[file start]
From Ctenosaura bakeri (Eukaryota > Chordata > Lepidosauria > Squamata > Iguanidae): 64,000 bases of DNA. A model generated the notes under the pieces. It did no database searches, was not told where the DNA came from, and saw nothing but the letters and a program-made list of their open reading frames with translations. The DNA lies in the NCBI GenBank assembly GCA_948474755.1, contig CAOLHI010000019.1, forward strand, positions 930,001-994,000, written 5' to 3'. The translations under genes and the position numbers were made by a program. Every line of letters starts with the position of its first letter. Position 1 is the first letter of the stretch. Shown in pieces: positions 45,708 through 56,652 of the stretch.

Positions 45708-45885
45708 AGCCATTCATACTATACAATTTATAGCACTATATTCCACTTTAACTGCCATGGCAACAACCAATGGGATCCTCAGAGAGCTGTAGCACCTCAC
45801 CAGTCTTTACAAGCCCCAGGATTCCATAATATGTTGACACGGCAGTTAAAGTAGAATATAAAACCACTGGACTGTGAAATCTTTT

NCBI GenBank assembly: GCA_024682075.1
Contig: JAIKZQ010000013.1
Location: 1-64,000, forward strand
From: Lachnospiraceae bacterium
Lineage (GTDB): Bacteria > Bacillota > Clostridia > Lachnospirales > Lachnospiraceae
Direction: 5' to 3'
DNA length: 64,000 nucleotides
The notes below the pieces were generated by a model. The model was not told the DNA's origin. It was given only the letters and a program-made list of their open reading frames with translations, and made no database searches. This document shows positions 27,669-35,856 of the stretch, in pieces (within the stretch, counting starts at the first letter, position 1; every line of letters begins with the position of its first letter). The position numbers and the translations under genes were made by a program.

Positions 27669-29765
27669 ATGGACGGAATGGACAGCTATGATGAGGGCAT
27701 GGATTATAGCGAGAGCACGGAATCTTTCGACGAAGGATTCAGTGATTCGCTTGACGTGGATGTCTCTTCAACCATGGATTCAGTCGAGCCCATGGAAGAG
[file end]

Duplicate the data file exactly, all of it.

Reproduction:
From Ctenosaura bakeri (Eukaryota > Chordata > Lepidosauria > Squamata > Iguanidae): 64,000 bases of DNA. A model generated the notes under the pieces. It did no database searches, was not told where the DNA came from, and saw nothing but the letters and a program-made list of their open reading frames with translations. The DNA lies in the NCBI GenBank assembly GCA_948474755.1, contig CAOLHI010000019.1, forward strand, positions 930,001-994,000, written 5' to 3'. The translations under genes and the position numbers were made by a program. Every line of letters starts with the position of its first letter. Position 1 is the first letter of the stretch. Shown in pieces: positions 45,708 through 56,652 of the stretch.

Positions 45708-45885
45708 AGCCATTCATACTATACAATTTATAGCACTATATTCCACTTTAACTGCCATGGCAACAACCAATGGGATCCTCAGAGAGCTGTAGCACCTCAC
45801 CAGTCTTTACAAGCCCCAGGATTCCATAATATGTTGACACGGCAGTTAAAGTAGAATATAAAACCACTGGACTGTGAAATCTTTT

NCBI GenBank assembly: GCA_024682075.1
Contig: JAIKZQ010000013.1
Location: 1-64,000, forward strand
From: Lachnospiraceae bacterium
Lineage (GTDB): Bacteria > Bacillota > Clostridia > Lachnospirales > Lachnospiraceae
Direction: 5' to 3'
DNA length: 64,000 nucleotides
The notes below the pieces were generated by a model. The model was not told the DNA's origin. It was given only the letters and a program-made list of their open reading frames with translations, and made no database searches. This document shows positions 27,669-35,856 of the stretch, in pieces (within the stretch, counting starts at the first letter, position 1; every line of letters begins with the position of its first letter). The position numbers and the translations under genes were made by a program.

Positions 27669-29765
27669 ATGGACGGAATGGACAGCTATGATGAGGGCAT
27701 GGATTATAGCGAGAGCACGGAATCTTTCGACGAAGGATTCAGTGATTCGCTTGACGTGGATGTCTCTTCAACCATGGATTCAGTCGAGCCCATGGAAGAG